Numbers, Facts and Trends Shaping Your World

The Ever-Shifting Internet Population: A new look at Internet access and the digital divide


Telephone Survey

This report is based on the findings of a daily tracking survey on Americans’ use of the Internet. The results in this report are based on data from telephone interviews conducted by Princeton Survey Research Associates from March 1 to March 31, and May 2 to May 19, 2002, among a sample of 3,553 adults, 18 and older. For results based on the total sample, one can say with 95% confidence that the error attributable to sampling is plus or minus 2% points.  For results based Internet users (n=2,259), the margin of sampling error is plus or minus 2% points.  For results based on non-users (n=1,294), the margin of error is plus or minus 3% points.  In addition to sampling error, question wording and practical difficulties in conducting telephone surveys may introduce some error or bias into the findings of opinion polls. Other data in the survey are drawn from other Pew Internet Project phone surveys in March, April and May-June 2000 and December 2002.

The sample for this survey is a random digit sample of telephone numbers selected from telephone exchanges in the continental United States. The random digit aspect of the sample is used to avoid “listing” bias and provides representation of both listed and unlisted numbers (including not-yet-listed numbers). The design of the sample achieves this representation by random generation of the last two digits of telephone numbers selected on the basis of their area code, telephone exchange, and bank number.

New sample was released daily and was kept in the field for at least five days. This ensures that complete call procedures were followed for the entire sample. Additionally, the sample was released in replicates to make sure that the telephone numbers called are distributed appropriately across regions of the country. At least 10 attempts were made to complete an interview at every household in the sample. The calls were staggered over times of day and days of the week to maximize the chances of making contact with a potential respondent. Interview refusals were re-contacted at least once in order to try again to complete an interview.  All interviews completed on any given day were considered to be the final sample for that day.

Non-response in telephone interviews produces some known biases in survey-derived estimates because participation tends to vary for different subgroups of the population, and these subgroups are likely to vary also on questions of substantive interest. In order to compensate for these known biases, the sample data are weighted in analysis. The demographic weighting parameters are derived from a special analysis of the most recently available Census Bureau’s Current Population Survey (March 2001). This analysis produces population parameters for the demographic characteristics of adults, age 18 or older, living in households that contain a telephone. These parameters are then compared with the sample characteristics to construct sample weights. The weights are derived using an iterative technique that simultaneously balances the distribution of all weighting parameters.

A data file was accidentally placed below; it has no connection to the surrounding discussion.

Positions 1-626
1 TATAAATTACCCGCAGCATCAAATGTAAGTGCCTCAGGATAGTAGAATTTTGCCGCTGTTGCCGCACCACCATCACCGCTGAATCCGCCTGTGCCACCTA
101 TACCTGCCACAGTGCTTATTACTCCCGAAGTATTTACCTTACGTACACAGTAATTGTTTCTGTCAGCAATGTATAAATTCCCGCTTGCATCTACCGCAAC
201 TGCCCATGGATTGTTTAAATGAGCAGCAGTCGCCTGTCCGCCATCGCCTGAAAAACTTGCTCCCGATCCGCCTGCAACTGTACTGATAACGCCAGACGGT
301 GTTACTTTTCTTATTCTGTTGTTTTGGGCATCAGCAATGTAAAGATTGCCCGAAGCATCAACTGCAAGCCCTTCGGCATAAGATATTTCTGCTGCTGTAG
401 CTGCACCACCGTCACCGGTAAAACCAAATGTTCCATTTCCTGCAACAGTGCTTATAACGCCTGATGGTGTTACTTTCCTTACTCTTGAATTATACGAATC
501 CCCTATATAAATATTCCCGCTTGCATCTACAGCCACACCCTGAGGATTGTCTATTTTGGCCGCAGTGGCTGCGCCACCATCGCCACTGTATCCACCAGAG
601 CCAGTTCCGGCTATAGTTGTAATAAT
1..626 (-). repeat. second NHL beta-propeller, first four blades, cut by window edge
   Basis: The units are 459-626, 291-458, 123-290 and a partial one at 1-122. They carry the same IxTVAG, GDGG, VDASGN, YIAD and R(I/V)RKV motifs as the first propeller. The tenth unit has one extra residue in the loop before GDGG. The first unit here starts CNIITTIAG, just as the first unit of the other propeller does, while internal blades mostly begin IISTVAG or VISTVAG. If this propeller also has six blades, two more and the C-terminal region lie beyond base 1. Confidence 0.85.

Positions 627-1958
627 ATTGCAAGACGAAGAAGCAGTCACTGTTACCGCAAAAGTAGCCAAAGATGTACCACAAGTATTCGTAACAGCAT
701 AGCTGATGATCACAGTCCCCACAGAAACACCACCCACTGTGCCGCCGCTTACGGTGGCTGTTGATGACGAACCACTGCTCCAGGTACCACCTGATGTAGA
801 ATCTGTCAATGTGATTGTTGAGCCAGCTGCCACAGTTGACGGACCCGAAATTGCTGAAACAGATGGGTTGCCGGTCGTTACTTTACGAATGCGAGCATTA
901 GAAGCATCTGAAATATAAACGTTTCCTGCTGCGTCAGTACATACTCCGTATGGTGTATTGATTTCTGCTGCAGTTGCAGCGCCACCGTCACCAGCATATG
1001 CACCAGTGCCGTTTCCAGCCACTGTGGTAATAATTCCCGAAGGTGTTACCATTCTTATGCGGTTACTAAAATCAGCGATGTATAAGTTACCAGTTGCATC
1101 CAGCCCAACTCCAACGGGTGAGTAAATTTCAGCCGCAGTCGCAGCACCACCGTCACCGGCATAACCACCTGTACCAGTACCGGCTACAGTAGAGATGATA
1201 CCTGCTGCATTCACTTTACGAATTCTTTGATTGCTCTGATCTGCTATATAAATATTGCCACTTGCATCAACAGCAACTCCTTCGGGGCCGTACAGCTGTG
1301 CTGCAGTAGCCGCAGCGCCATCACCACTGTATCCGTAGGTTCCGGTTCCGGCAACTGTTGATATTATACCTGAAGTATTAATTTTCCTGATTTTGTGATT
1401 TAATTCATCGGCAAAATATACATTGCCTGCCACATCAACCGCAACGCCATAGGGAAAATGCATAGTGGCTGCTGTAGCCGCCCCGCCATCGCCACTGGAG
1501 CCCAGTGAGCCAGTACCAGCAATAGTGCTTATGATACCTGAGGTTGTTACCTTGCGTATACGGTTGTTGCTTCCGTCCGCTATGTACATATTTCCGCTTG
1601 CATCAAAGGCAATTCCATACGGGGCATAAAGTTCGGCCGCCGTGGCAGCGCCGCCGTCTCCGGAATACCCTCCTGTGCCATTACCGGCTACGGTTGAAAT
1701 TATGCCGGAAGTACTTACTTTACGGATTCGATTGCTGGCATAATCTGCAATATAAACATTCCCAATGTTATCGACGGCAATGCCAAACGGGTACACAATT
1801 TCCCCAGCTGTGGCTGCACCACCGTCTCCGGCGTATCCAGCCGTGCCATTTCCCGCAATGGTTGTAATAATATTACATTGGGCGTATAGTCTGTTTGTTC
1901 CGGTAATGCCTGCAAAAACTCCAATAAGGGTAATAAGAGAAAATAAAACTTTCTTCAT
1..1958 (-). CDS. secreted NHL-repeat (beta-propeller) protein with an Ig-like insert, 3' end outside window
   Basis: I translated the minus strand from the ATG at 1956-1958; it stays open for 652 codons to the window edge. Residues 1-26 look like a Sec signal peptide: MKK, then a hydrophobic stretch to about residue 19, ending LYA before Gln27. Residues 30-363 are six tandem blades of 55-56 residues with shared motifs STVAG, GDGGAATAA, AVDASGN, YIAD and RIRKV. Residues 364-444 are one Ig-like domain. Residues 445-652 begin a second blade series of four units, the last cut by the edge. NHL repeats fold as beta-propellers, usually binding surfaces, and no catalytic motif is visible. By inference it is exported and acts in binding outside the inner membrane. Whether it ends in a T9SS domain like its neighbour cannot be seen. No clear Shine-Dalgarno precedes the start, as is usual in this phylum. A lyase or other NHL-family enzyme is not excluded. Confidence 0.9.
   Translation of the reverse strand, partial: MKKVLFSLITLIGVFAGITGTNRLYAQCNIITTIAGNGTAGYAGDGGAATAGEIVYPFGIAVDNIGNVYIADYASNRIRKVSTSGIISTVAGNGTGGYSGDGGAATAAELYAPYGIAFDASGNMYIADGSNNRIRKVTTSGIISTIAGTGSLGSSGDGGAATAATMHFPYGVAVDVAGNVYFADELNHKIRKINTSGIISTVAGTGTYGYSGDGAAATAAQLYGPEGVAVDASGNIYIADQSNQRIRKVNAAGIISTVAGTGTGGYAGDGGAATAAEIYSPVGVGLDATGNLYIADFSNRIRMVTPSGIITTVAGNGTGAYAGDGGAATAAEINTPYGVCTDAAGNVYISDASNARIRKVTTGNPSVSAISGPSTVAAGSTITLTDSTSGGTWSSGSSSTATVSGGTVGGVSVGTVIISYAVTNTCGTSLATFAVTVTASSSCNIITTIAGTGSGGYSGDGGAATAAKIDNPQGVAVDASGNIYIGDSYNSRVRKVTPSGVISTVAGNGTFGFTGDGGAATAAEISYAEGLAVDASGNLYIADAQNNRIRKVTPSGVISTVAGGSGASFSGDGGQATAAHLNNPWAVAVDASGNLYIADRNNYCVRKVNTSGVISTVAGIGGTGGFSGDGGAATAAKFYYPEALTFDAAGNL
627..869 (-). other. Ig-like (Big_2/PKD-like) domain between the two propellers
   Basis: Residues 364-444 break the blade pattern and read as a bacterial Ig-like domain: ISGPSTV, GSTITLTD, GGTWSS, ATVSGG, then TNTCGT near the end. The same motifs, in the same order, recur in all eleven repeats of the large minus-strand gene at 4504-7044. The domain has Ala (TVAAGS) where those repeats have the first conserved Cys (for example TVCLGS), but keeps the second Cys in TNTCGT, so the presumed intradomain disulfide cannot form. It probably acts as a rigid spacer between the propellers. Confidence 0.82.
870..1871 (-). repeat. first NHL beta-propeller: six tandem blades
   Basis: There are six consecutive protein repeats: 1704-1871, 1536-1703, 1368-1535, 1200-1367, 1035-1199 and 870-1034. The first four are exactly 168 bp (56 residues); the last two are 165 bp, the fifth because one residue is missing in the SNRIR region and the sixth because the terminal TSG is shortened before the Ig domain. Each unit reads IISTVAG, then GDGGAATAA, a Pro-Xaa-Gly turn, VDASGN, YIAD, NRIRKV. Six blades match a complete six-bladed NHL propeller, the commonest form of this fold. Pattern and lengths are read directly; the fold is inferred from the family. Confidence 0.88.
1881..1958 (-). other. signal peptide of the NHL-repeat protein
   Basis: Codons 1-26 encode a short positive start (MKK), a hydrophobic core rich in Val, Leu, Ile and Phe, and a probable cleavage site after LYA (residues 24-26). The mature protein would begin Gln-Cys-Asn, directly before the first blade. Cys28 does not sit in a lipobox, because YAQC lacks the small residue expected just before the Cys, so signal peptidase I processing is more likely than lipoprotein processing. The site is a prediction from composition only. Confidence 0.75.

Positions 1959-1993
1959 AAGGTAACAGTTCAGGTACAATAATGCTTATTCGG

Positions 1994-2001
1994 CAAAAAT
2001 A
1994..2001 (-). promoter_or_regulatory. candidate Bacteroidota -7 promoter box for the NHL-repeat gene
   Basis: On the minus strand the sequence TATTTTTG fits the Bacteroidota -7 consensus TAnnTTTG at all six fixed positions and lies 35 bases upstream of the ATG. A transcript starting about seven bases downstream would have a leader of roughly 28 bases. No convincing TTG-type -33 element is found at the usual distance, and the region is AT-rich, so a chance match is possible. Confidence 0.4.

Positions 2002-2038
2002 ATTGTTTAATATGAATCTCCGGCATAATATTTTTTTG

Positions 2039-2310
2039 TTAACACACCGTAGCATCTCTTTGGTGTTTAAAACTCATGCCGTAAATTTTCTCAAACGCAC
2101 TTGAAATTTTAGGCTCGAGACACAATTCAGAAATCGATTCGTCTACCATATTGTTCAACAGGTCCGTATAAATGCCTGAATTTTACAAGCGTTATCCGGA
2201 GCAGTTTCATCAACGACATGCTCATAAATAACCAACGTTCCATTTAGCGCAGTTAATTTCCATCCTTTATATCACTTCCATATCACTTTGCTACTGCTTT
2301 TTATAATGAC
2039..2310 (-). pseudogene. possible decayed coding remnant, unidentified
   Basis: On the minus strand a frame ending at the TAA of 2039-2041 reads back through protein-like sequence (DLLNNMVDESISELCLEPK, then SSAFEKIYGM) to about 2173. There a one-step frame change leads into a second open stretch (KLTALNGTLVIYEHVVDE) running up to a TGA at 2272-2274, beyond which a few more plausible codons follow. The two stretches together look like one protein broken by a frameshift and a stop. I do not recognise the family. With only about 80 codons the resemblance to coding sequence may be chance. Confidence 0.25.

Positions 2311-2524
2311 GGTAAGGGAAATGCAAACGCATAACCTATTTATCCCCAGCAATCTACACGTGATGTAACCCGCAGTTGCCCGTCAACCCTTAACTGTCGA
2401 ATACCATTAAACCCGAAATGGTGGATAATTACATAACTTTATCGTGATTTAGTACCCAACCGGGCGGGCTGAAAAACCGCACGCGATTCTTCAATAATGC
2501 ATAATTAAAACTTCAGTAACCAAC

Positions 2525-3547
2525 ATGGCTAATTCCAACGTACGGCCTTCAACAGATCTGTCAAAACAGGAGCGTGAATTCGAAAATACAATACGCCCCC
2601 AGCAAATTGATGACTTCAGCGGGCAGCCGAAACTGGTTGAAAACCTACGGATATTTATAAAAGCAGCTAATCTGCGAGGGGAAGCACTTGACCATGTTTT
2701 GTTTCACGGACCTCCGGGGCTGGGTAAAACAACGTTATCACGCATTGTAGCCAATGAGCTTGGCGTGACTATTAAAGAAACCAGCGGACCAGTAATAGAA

We calculate a response rate as the product of three individual rates:  the contact rate, the cooperation rate, and the completion rate. Of the residential numbers in the sample, 71.2% were contacted by an interviewer and 46.1% agreed to participate in the survey. Eighty-seven percent were found eligible for the interview. Furthermore, 93.5% of eligible respondents completed the interview. Therefore, the final response rate is 30.7%.

Group Interviews

We conducted a series of 6 group interviews with a total of 40 people, and three individual interviews. The group interviews were with a mix of new Internet users and non-users. The individual interviews were with non-users. The criteria for new users was they had to have been online for a year or less and be older than 18. Non-users had to be older than 18. We recruited for our group interviews via Community Technology Centers in the Greater Washington DC-Baltimore area. We held groups at the CTC’s with new and non-users who had taken classes or were a part of a class and with those who had not taken a class or even made a prior visit to the center. We endeavored to get a broad mix of new and non-users, recruiting from urban CTC’s, suburban and rural CTC’s and centers with predominately African-American clients, a mix of Hispanic and African-American clients, or a mix of African-American and white clients. Groups lasted between 35 minutes and an hour and 15 minutes and were conducted in June and July of 2002. One or two interviewers conducted the group interviews. Interviews were tape recorded with the participants’ knowledge and oral consent. A short demographic questionnaire was administered to each participant before the start of the interview. Participants received a meal, or snacks as an incentive to participate.

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